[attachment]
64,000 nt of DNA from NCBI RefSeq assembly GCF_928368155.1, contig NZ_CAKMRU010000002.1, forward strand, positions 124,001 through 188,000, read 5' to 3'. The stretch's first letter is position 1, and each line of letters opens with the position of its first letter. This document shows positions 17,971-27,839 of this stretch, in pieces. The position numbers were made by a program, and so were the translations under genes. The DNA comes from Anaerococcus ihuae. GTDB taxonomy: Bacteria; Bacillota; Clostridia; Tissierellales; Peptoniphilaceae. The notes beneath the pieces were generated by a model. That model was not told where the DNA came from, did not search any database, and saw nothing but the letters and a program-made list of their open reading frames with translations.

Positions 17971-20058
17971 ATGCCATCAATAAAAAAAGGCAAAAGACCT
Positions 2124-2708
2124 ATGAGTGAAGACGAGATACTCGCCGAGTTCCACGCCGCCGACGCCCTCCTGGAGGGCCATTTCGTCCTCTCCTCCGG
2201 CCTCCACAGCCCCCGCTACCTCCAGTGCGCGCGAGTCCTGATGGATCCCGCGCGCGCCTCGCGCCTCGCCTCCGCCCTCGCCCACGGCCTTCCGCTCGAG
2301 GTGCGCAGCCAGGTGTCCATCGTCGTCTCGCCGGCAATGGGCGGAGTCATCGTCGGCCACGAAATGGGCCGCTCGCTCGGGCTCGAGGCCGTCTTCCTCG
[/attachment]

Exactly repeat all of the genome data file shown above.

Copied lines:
64,000 nt of DNA from NCBI RefSeq assembly GCF_928368155.1, contig NZ_CAKMRU010000002.1, forward strand, positions 124,001 through 188,000, read 5' to 3'. The stretch's first letter is position 1, and each line of letters opens with the position of its first letter. This document shows positions 17,971-27,839 of this stretch, in pieces. The position numbers were made by a program, and so were the translations under genes. The DNA comes from Anaerococcus ihuae. GTDB taxonomy: Bacteria; Bacillota; Clostridia; Tissierellales; Peptoniphilaceae. The notes beneath the pieces were generated by a model. That model was not told where the DNA came from, did not search any database, and saw nothing but the letters and a program-made list of their open reading frames with translations.

Positions 17971-20058
17971 ATGCCATCAATAAAAAAAGGCAAAAGACCT
Positions 2124-2708
2124 ATGAGTGAAGACGAGATACTCGCCGAGTTCCACGCCGCCGACGCCCTCCTGGAGGGCCATTTCGTCCTCTCCTCCGG
2201 CCTCCACAGCCCCCGCTACCTCCAGTGCGCGCGAGTCCTGATGGATCCCGCGCGCGCCTCGCGCCTCGCCTCCGCCCTCGCCCACGGCCTTCCGCTCGAG
2301 GTGCGCAGCCAGGTGTCCATCGTCGTCTCGCCGGCAATGGGCGGAGTCATCGTCGGCCACGAAATGGGCCGCTCGCTCGGGCTCGAGGCCGTCTTCCTCG